ENSURING that public places are completely smoke-free is one of the most important strategies recommended by WHO to reduce smoking.

Airports are perhaps the most public of all places. Most good airports like Heathrow, Chicago O’Hare International Airport, New York’s John F. Kennedy International Airport, Melbourne and Sydney airports are completely smoke-free. The other day I had to spend a few hours at the domestic lounge at Benazir International Airport, Islamabad, and during this time I noticed dozens of passengers smoking openly while waiting for their flights to start boarding.

The fact that tobacco smoke toxins can freely move from one part of the lounge to another, especially in closed airconditioned environments like airports, seemed to have escaped them and, as a result, the entire domestic departure lounge had an unbearable smell of tobacco; even the toilets of the departure lounge were full of tobacco smoke.

Research on secondhand smoking (SHS) has unequivocally established that tobacco consumption and exposure to its smoke can result in disability, disease and death. SHS is a proven risk factor for lung cancer, heart attack, asthma, pneumonia as well as several other diseases.

When I complained to Civil Aviation Authority officials, they did try to stop the smokers from flouting the smoking ban at airports but failed. One of the smokers shouted: “I will smoke here and no one can stop me”. After this outburst, the CAA staff quietly disappeared from the scene leaving the non-smoking passengers at the mercy of the smokers.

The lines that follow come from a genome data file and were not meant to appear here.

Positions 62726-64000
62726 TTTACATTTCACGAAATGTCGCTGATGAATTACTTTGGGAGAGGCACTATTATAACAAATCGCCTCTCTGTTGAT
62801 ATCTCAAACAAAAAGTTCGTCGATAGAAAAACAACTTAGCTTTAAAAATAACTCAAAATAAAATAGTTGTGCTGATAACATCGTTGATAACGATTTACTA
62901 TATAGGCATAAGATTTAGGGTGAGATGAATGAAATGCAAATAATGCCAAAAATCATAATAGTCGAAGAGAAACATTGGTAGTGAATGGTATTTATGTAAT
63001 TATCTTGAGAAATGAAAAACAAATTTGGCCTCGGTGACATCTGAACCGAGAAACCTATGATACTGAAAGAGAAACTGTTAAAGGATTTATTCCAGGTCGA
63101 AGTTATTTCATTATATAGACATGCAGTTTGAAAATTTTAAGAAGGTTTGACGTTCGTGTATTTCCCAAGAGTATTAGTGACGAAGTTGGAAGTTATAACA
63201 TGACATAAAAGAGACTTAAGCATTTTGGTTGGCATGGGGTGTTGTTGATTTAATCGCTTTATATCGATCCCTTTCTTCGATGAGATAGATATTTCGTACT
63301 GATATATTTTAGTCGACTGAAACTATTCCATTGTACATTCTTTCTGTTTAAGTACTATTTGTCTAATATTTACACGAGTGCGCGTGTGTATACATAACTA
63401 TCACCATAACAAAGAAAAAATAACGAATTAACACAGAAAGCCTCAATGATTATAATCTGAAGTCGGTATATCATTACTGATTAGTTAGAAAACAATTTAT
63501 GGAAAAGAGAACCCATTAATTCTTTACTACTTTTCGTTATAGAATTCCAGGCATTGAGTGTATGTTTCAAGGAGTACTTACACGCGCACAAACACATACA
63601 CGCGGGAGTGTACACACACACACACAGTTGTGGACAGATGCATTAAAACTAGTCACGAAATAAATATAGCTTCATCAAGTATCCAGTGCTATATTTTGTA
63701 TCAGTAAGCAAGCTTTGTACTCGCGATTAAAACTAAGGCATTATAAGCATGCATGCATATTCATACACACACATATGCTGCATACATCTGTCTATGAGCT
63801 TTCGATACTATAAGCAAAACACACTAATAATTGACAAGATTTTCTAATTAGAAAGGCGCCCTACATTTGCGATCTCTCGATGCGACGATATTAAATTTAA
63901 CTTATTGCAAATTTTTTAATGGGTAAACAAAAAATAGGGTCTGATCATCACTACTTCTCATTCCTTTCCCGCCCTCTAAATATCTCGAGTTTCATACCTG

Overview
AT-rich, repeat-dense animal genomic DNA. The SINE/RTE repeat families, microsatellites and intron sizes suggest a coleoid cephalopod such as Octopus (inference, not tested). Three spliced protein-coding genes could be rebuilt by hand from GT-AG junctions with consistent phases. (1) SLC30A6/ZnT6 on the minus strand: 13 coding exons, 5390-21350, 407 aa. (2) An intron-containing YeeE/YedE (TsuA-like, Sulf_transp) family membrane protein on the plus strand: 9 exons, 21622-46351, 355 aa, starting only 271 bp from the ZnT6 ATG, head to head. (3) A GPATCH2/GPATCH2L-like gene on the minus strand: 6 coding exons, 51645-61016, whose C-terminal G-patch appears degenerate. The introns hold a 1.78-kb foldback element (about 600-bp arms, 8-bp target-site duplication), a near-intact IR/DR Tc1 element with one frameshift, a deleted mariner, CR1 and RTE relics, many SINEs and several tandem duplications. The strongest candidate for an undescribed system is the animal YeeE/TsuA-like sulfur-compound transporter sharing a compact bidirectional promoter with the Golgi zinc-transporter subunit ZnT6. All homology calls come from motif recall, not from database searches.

Why is our CAA staff so helpless in enforcing the ban against smoking? Perhaps, more unfortunate is that those openly smoking at airports here in Pakistan would not dare smoke at other international airports because in those countries laws are enforced and strict action taken against violators. According to our law, anyone violating the ban on smoking in public places faces a fine ranging from Rs1,000 to 100,000.

Smokers have right to smoke but they have no right to harm the health of non-smokers.

What I can’t understand is that when smokers can refrain from smoking for 20 hours and longer during long-haul flights, why can’t they hang on for another half an hour while waiting to board the plane.

The CAA is responsible for providing safe environment to all passengers at airports. They should ensure that no one is allowed to smoke inside terminal buildings in line with the existing laws of the country. Special smoke detecting alarms should be placed inside toilets and those found guilty must be punished.

For those who wish to smoke, smoking areas should be made outside passenger terminals and be located away from doors and other high-traffic pedestrian areas to minimise risk to others. Once a person enters a terminal building, smoking should not be allowed at any cost.

DR JAVAID KHAN
Professor of Medicine
AKU
Karachi

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